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20,000 RPM HDD..

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December 20, 2010 3:58:15 PM

Were did WD 20,000 RPM drive go?

http://gizmodo.com/5013807/western-digital-researching-...

:pt1cable:  I think its crazy to build one of them.

I was having a chat with a old friend of mine over it and apparently a HDD will need to be going at around 120,000 RPM, the whole thing covered in magnets, Made of "indestructible" metal and will require VERY advanced mathematics to proven't errors just to keep up with modern day SS Drives...

That's if it doesn't
A. Burst into flames.
B. Take off
C. shatter into millions and millions of tiny pieces of metal going 20 times faster then the speed of sound lol

I see were WD was going with this lol :bounce: 

More about : 000 rpm hdd

a c 383 G Storage
December 20, 2010 4:05:48 PM

This article may have been posted before they came out with perpendicular recording. Perpendicular recording upped the storage capacity as well as increased throughput without changing the rpm's.
December 20, 2010 4:15:17 PM

^true, i doubt its a game changer mind... ah HDD are going the same way as compact disks :) 
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a c 415 G Storage
December 20, 2010 4:36:50 PM

You can't match the performance of an SSD with a magnetic hard drive. You may be able to match the transfer rate, but you'll never be able to match the access time, and that's by far the more important metric for tasks like booting the system and loading programs. A 20KRPM drive could, at best, have an access time that's twice as fast as a 10KRPM Velociraptor - but SSDs already have access times that are 50 to 100 times faster.

My guess is that WD is seeing a declining market share for their high-performance 10K and 15KRPM drives as people turn to SSDs for performance-critical storage. They've probably realized that a 20KRPM drive would be a white elephant.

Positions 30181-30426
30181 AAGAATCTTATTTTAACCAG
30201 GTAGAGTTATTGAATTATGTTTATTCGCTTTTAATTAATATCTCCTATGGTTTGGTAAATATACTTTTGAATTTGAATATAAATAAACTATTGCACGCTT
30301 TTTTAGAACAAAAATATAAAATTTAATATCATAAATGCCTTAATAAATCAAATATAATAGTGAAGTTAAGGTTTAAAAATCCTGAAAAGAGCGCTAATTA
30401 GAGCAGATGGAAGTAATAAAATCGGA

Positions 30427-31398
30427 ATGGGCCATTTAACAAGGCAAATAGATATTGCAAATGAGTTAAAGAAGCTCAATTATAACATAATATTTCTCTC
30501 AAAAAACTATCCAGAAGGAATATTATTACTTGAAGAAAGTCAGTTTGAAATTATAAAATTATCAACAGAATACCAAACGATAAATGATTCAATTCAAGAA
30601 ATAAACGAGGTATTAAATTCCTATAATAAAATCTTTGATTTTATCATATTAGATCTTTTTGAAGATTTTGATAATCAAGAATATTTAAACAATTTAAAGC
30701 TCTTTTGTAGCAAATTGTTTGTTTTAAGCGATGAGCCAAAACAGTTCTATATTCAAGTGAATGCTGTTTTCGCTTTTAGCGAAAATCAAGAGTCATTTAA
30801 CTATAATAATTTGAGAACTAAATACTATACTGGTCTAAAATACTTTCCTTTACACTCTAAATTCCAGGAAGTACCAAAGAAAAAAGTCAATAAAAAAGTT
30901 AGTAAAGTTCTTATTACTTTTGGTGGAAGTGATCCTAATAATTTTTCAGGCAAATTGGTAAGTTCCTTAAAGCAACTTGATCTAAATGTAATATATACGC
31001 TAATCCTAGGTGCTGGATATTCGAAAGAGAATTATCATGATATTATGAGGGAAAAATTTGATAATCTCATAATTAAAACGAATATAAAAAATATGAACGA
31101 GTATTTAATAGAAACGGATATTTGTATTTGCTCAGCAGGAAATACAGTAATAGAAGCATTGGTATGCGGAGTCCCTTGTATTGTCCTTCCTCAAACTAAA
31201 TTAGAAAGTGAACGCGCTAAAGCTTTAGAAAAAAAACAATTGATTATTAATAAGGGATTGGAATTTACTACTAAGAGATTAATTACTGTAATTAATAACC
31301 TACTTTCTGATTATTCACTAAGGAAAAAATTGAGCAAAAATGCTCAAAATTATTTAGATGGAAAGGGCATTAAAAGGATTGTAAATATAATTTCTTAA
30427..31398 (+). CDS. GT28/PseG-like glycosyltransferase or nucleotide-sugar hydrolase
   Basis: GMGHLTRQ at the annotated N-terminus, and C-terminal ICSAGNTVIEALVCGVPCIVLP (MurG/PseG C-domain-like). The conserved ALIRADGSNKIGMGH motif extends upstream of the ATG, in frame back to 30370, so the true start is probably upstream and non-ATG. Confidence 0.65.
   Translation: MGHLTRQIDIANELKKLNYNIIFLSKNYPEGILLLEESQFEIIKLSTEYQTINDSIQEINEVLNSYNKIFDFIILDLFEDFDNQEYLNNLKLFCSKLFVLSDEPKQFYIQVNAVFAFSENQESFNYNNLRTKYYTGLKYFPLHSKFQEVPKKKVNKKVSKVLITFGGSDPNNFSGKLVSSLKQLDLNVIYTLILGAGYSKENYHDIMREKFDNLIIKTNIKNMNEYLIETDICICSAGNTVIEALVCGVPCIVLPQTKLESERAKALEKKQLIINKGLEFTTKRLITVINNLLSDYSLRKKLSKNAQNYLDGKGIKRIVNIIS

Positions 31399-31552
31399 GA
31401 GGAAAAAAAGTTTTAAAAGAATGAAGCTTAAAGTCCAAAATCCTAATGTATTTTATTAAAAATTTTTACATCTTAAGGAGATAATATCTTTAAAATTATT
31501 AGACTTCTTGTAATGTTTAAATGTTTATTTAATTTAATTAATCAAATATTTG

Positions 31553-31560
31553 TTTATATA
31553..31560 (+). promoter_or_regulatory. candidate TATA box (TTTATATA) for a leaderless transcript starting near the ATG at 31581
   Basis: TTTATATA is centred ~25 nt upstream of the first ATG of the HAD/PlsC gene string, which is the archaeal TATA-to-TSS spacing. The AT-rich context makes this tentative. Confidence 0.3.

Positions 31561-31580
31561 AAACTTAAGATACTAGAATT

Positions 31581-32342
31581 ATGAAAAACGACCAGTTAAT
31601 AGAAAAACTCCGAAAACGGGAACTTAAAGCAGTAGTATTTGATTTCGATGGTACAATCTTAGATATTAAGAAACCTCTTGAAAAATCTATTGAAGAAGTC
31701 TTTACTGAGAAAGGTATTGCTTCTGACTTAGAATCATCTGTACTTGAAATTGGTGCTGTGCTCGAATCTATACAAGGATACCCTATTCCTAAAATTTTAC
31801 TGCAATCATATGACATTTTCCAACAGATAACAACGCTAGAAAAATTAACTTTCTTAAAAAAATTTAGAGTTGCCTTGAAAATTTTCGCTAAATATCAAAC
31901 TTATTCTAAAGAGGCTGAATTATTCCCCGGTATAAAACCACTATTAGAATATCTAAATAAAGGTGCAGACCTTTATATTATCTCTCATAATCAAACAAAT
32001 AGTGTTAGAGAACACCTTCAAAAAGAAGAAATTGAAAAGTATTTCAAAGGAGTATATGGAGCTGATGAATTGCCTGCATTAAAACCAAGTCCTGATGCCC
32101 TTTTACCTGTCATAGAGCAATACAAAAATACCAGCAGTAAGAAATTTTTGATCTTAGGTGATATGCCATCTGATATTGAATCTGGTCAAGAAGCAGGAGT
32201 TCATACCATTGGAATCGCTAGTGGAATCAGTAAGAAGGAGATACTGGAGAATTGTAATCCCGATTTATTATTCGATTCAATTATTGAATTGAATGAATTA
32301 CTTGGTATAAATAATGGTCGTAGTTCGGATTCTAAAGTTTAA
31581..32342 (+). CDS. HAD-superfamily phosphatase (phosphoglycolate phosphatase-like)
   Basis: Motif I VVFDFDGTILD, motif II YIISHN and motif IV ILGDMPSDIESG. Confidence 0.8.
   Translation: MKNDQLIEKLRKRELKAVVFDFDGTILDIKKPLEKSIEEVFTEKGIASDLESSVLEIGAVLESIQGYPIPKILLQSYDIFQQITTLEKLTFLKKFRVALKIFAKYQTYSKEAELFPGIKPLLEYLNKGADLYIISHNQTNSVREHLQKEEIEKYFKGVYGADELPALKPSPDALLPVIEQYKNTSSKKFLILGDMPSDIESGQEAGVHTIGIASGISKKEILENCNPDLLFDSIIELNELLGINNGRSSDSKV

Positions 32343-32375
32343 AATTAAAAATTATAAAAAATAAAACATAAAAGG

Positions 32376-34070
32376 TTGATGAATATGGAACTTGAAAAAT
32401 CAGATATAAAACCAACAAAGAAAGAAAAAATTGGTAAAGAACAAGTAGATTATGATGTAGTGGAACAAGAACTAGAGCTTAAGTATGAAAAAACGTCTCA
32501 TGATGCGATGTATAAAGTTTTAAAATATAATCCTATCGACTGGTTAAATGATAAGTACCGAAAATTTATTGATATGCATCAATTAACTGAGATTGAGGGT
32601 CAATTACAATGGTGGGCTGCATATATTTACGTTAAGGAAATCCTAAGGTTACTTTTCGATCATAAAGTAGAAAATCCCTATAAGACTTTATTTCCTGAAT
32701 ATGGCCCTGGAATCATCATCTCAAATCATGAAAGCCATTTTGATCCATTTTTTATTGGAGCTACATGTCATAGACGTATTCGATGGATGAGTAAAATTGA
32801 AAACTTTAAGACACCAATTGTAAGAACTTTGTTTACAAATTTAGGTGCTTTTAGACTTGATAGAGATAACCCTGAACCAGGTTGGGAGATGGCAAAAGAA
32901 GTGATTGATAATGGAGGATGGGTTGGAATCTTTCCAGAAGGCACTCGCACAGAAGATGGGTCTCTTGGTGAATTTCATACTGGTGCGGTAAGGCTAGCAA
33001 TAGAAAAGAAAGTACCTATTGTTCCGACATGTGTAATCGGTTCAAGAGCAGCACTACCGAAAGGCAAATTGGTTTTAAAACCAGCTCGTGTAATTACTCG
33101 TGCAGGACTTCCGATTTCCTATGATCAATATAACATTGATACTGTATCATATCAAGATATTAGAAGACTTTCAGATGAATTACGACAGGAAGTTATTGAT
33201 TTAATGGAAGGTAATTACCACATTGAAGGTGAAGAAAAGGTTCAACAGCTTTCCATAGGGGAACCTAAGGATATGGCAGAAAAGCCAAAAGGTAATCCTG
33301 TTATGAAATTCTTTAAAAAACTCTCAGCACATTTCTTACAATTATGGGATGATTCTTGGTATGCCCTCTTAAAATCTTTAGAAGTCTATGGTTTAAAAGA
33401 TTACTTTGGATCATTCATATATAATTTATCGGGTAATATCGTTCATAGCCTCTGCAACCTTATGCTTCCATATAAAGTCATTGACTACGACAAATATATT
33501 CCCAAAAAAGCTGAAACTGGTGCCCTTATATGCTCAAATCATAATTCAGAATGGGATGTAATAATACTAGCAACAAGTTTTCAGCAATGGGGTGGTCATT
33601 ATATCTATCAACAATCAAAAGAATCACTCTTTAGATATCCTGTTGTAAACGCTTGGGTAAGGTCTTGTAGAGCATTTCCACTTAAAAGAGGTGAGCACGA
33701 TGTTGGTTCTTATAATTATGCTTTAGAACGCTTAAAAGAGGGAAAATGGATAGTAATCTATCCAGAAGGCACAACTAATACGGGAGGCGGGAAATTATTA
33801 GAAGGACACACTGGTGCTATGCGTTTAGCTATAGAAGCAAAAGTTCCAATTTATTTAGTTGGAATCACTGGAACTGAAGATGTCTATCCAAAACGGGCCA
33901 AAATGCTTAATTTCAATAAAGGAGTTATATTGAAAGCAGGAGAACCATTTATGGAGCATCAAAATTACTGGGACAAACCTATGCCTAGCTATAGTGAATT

a c 383 G Storage
December 20, 2010 4:50:43 PM

^Very true. Now if they can just match the price/gig of HDD's I'd be much happier.
December 20, 2010 5:29:23 PM

^yeah, price is what's keeping HDD alive right now.
a c 415 G Storage
December 20, 2010 10:03:50 PM

^yeah, price is what's keeping HDD alive right now.

It's going to keep HDDs alive for the foreseeable future. HDD capacities are improving just like SSD capacities are, and they have huge head start capacity-wise. It's going to be decades before SSDs catch up, if they ever do.

We'll be using SSDs for fast, limited storage and HDDs for cheap bulk storage for many, many years. The big change is that within a few years SSDs will get cheap enough to be used as the OS drive in virtually every system.
October 17, 2012 11:30:03 PM

You also need to consider the commercial value of mechanical storage. Using an SSD for audio recording or graphic design, etc. would result in a very high failure rate and most likely loss of data, as these tasks require hundreds of thousands of writes, and overwrites. They also require a high consistent write speed for large files, which currently is only available in high RPM mechanical drives. SSDs have fast access times for reads and 4k read\write, but their standard write speeds are not better, and their failure rate is 100% when using them for certain tasks.
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